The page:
Lemon Poppyseed Scones

May 12, 2011 § Leave a comment

J:  Erik’s mother makes the most delicious lemon poppyseed muffins, and since I live so far away from them, I don’t get to enjoy them as often as I’d like.  Recently I was craving them, and decided that I would do an homage to her muffins in the form of lemon poppyseed scones!  I used this recipe from Vanilla Sugar (incidentally that recipe is dynamite in its original form as well) and tweaked it a bit to come up with these wonderful little pastries.

flaky, lemony, poppyseedy

They’re definitely more on the savory side than the sweet, so these are for sure more of a breakfast/afternoon-snack-with-tea scone rather than a sweet, dessert-type scone like the ones at Starbucks.  I would definitely add more lemon next time, though I think everything else worked just fine; the recipe is given with the amounts I think you should use, not the amounts I used.

Lemon Poppyseed Scones
3 1/2 c all-purpose flour
1/4 c sugar
3 tsp baking powder
1/4 tsp salt
4 tsp poppyseeds
1 tbsp lemon zest
3 1/2 tbsp lemon juice
1/2 c unsalted butter, cold, cut into pieces
1 1/4 c milk

Preheat your oven to 375.

In a large bowl, combine the dry ingredients, poppyseeds (I don’t know if they count as dry… I mean, they’re not exactly wet), and lemon zest.

dry ingredients, minus the lemon zest

Add the chopped-up butter and, using a mixer if you have one (this is no time to be macho – the mixer helps a ton!), mix it into the dry ingredients until the consistency is similar to that of coarse sand.  If you can still see a few small chunks of butter, that’s fine.

sandy ingredients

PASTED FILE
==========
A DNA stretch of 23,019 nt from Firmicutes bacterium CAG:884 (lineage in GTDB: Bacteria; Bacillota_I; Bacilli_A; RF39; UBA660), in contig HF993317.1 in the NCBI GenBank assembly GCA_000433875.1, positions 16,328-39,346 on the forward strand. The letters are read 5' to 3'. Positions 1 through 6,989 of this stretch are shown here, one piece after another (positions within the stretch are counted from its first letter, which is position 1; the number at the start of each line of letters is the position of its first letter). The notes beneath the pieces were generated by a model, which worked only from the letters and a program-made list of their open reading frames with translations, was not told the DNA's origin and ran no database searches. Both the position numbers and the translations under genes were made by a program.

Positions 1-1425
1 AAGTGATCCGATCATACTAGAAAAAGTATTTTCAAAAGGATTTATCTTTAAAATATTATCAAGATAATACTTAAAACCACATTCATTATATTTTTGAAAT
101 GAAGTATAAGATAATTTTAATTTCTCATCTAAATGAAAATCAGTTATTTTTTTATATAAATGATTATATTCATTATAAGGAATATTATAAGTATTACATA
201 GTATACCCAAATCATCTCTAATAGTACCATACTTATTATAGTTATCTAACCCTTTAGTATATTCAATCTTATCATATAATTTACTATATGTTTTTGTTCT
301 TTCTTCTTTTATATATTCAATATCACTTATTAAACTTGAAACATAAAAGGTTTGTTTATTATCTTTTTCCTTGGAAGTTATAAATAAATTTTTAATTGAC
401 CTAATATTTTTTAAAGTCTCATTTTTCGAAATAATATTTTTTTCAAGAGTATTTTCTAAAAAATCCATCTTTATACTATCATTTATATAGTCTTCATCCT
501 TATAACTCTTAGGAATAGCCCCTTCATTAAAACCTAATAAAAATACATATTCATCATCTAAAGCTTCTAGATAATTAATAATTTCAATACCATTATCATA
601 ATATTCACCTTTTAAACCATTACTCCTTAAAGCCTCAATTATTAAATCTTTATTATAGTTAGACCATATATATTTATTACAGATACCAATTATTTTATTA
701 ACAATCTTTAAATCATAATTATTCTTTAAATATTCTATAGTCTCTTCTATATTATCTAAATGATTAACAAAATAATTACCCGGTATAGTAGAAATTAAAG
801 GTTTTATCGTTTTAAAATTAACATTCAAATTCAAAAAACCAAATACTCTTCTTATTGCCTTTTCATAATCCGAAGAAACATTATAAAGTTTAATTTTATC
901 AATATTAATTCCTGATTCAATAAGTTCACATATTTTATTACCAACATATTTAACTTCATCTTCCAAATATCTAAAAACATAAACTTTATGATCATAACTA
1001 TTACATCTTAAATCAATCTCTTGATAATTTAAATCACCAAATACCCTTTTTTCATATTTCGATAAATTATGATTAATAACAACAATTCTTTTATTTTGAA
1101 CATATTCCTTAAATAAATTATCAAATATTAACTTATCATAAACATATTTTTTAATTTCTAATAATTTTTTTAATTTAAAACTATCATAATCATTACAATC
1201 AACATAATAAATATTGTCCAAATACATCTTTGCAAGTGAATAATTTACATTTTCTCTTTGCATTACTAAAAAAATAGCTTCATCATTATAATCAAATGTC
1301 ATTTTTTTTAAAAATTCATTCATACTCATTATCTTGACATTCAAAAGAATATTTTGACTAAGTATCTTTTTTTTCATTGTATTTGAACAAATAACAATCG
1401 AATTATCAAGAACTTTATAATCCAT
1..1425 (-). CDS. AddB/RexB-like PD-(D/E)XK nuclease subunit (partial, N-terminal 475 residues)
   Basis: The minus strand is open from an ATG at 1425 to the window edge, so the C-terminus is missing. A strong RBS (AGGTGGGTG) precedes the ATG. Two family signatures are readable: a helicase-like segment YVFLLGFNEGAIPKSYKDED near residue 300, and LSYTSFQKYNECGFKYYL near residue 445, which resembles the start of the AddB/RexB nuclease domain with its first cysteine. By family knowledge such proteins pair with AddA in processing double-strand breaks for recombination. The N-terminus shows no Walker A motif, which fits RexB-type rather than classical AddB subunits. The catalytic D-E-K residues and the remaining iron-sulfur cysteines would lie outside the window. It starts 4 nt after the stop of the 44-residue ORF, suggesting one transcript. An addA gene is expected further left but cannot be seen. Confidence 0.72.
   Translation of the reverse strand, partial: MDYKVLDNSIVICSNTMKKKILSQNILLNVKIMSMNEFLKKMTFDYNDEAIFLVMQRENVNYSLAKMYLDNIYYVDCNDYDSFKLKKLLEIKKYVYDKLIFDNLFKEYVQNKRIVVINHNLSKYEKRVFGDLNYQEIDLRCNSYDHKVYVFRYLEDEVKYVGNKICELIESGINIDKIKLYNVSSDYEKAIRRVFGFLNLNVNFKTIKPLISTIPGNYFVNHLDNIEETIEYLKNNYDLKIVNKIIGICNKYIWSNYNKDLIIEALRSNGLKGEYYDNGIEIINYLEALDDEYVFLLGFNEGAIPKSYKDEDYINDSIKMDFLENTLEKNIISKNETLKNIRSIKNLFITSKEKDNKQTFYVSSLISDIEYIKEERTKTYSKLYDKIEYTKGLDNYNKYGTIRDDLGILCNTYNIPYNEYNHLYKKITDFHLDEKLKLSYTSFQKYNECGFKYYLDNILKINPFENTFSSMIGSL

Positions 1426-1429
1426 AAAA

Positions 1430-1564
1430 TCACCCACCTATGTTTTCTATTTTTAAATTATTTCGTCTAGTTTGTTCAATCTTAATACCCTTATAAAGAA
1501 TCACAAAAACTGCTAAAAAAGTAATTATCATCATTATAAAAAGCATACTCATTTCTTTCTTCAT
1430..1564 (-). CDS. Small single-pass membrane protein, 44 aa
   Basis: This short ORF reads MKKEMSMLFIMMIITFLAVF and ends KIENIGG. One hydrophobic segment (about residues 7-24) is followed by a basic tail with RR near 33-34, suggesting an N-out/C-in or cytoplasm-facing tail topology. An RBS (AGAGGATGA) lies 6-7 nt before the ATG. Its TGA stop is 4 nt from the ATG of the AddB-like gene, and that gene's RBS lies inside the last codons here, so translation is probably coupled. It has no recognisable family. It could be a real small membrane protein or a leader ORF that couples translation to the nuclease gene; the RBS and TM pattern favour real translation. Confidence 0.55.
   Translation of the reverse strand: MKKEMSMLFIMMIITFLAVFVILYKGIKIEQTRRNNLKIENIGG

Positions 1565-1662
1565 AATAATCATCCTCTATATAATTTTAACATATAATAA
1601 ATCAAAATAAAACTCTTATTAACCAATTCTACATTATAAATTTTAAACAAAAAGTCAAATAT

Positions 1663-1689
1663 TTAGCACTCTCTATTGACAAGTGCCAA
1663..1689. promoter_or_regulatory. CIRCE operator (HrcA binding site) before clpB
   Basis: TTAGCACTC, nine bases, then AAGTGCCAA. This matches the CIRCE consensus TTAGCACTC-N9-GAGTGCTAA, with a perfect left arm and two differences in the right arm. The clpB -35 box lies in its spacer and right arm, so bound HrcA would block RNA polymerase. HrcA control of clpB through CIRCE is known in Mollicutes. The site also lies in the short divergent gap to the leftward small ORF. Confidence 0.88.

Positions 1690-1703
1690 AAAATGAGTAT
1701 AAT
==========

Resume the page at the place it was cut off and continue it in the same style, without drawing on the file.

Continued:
Mix in the lemon juice, using either a spoon or your mixer, whichever is convenient.  Then add in the milk and mix until it’s almost totally combined.  You will still see some of the flour/dry ingredient mixture at the bottom of the bowl, un-mixed in, and that’s totally fine.  That’s good, even!

this looks about right

Turn out the dough onto a lightly-floured surface.  Knead it just enough to bring together all the loose flour, but don’t overdo it.  Use a rolling pin (also lightly-floured) to roll out the dough.  You’ll want it to be 1/2 – 1 inch thick.  I made mine a little thinner because I was planning for these to be smaller scones, but if you want heftier scones you can go a bit thicker and cut them a bit larger.

Once your dough is rolled out, use a biscuit cutter or a knife to cut out the scones, and place them on an ungreased baking sheet.  Have fun with cutting out shapes – I made all my scones into triangles, because I’m pretty sure everyone knows that triangles taste the best out of all the shapes.

more fun with shapes!

Keep recombining, rolling out, and cutting scones out of the dough until you’ve used all of it.  Bake for 15-20 minutes (probably closer to 15), until the tops are just golden, and enjoy with butter or your own favorite scone topping.

pretty sure scones are the best pastry ever

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